Mental Health Awareness Week
Going through any legal process is naturally a highly emotional and stressful time for everyone involved. More than 70% of people going through the criminal justice system experience some form of mental health issue. This week is Mental Health Awareness Week, so we’ve compiled some tips on how to look after your mental health and promote healthy coping mechanisms.
What is mental health?
Mental health is your emotional and psychological well-being, and is just as important as your physical health. It can impact how you think and feel, and the ways you respond to stress, people, and decisions. Having good mental health doesn’t mean being happy 100% of the time! Everyone experiences sadness, grief, guilt, stress, and anger. The main difference is how we deal with these emotions.
Below are some tips for managing stress, anger, and feelings of low self-esteem.
Remember: this is a list of suggestions, not demands! Things that work well for other people may not work for you, and vice versa. Take your time, focusing on one or two things at first until you feel comfortable and confident to try some more.
- Track your feelings! Being in tune with your emotional ups and downs can help you avoid or prepare for difficult situations. Take some time to be introspective – consider tracking your moods in a mood diary or journal, and see if you can spot any common themes in what causes your mental health to deteriorate. Take note of any triggers or early warning signs you can identify, as well as maybe a gratitude list to balance it out! Your diary doesn’t have to be complicated. Colours, emojis, graphs… whatever works for you.
- Allow yourself to feel your emotions. It’s all part of the human experience, and responding negatively to difficult situations and high stress – or even just having an off-day – is totally normal.
- Set boundaries. Taking on too much can be emotionally draining, and can lead to burn out. It’s okay to say no to things you don’t want to do, be assertive when explaining your limits, and ask for help when you need it.
- Get creative. Whether that’s art, music or journaling, take a shot at expressing your feelings through a fun medium. Try not to worry too much about the end result – just enjoy doing it! Give your mind some time out to relax and de-stress.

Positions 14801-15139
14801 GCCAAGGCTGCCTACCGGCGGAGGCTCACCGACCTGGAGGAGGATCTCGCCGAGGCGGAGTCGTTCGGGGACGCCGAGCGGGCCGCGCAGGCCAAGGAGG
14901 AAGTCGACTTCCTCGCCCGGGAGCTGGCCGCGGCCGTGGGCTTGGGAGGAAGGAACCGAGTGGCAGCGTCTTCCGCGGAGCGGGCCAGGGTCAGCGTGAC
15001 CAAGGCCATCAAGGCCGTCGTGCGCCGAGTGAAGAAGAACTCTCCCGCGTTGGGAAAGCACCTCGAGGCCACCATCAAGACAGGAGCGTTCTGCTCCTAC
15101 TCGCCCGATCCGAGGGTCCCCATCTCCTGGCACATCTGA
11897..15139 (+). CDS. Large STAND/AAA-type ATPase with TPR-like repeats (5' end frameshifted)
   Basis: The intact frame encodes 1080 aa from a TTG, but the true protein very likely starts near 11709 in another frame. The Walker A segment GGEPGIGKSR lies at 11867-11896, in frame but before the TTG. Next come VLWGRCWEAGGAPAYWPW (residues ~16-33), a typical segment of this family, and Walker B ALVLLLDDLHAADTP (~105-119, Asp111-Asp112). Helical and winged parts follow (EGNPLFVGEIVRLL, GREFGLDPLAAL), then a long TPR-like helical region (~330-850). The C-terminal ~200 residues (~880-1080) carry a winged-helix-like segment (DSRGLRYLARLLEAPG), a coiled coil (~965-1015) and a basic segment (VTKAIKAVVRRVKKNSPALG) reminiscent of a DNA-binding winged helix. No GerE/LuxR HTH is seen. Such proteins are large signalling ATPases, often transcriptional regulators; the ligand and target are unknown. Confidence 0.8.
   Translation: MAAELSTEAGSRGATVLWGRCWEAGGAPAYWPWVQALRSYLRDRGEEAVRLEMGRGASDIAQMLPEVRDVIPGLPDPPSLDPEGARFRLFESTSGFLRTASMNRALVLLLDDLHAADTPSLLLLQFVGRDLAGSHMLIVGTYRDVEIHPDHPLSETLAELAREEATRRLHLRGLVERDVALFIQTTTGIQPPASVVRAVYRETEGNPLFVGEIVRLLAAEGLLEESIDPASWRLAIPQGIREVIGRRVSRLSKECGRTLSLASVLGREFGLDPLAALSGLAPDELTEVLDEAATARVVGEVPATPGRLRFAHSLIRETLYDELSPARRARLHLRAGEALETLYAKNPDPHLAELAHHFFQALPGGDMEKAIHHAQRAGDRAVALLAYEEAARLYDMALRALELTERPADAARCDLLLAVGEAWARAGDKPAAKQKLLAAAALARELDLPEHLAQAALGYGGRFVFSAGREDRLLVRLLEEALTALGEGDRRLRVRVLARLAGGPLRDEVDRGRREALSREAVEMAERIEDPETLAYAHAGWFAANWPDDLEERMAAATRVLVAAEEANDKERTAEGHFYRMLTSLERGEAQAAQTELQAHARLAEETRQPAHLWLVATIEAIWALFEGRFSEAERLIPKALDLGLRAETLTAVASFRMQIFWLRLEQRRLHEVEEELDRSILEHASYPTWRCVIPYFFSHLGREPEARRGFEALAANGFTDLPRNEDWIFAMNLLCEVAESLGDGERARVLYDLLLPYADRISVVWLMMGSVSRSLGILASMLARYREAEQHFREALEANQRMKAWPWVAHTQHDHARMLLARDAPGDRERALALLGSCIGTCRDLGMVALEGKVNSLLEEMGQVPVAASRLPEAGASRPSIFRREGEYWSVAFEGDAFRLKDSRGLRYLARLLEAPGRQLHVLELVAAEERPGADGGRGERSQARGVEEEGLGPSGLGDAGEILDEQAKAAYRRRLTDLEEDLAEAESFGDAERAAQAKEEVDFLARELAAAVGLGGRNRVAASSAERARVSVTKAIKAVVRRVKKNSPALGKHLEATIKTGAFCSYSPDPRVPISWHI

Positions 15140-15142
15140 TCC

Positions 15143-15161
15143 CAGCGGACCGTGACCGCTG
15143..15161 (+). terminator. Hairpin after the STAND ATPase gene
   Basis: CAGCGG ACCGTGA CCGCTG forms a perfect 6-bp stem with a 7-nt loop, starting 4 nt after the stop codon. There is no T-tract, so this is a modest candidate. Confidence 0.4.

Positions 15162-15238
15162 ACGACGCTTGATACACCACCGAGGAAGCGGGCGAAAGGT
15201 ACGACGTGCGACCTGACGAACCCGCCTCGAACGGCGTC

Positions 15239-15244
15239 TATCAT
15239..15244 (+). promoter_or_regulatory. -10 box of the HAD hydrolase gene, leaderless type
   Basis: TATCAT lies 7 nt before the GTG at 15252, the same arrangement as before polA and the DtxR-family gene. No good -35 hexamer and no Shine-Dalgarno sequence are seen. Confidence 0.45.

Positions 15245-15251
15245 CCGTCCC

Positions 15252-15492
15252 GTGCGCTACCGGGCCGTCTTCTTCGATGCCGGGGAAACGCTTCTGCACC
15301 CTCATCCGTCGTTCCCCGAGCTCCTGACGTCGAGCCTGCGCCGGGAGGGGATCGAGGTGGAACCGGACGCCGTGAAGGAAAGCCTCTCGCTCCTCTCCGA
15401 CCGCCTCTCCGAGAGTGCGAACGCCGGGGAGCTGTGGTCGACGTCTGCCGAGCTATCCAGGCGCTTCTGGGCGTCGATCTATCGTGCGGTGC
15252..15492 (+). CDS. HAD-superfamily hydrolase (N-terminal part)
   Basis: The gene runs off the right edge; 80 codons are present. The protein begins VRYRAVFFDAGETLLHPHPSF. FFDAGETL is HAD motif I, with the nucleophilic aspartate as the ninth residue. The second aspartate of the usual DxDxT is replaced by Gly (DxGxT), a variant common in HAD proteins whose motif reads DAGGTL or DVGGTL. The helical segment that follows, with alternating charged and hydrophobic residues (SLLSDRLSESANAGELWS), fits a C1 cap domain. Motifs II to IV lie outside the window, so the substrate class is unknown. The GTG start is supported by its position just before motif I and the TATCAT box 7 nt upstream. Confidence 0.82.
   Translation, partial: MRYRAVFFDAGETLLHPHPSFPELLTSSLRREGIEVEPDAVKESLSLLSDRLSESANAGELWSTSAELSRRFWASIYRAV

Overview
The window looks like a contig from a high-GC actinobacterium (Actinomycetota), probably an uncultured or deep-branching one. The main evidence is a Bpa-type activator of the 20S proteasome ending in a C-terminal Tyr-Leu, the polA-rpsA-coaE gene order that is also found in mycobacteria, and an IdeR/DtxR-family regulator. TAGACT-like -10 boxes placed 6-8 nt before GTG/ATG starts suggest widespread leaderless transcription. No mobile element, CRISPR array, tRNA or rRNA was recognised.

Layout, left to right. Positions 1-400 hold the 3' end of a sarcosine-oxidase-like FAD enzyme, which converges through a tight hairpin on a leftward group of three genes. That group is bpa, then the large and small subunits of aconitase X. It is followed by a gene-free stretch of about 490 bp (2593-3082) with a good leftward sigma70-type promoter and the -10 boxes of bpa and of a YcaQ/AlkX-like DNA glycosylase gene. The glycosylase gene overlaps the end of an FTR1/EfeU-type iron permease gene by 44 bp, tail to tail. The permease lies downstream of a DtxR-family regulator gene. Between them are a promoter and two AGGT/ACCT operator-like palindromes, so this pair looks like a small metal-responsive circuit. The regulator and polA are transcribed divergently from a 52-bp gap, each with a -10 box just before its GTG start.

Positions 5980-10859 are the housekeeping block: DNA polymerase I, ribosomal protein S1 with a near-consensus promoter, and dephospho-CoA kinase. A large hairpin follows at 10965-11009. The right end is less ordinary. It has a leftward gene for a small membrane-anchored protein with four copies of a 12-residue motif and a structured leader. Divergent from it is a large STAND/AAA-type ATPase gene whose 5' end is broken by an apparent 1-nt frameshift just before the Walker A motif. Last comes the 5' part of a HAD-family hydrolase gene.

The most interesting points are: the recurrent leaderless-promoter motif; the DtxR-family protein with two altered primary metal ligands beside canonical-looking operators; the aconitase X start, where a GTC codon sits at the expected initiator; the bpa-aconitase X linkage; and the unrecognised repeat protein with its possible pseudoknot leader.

- Avoid comparing yourself to other people. People often only share the more positive things in their lives, and comparisons are likely unrealistic without the full picture. Social media is essentially a highlights reel! If you spend a lot of time on social media, search out accounts that focus on the realities of daily life without sugar-coating it.
- Equally, you can utilise social media for good! Find people or social media accounts based around what you’re interested in, then reach out to them for a chat. It can be tough when you feel like your friends and family don’t quite understand what you’re saying, but there will be plenty of other people in the same boat as you!
- Connect with the people around you. If you feel able to, let them know when you’re feeling down, and explain what could help you. This could be helping you with a simple task when it feels overwhelming, listening to you talk things through, or just chatting with you to help take your mind off it. If you can’t or don’t want to talk to your friends and family, that’s okay! You can find a list of helplines and support channels at the bottom of the page.
- Do something you enjoy. Keeping busy can help distract from difficult thoughts or feelings, or help you to process them. Maybe this is the time to take up a new hobby, or restart an old one!
- If you’re feeling underconfident, remind yourself of the positives. It’s easy to forget all of our good qualities when we’re feeling low! Maybe you have a great sense of humour or a friendly smile. Maybe you’re an amazing cook, or you’re good with numbers. If you’re struggling, ask the people around you what they like about you!
- Similarly, congratulate yourself on any ‘small wins’, such as completing a task you’ve been putting off. Take the time to acknowledge what you’ve done well, both recently and in the past. These small achievements are what add up to big milestones!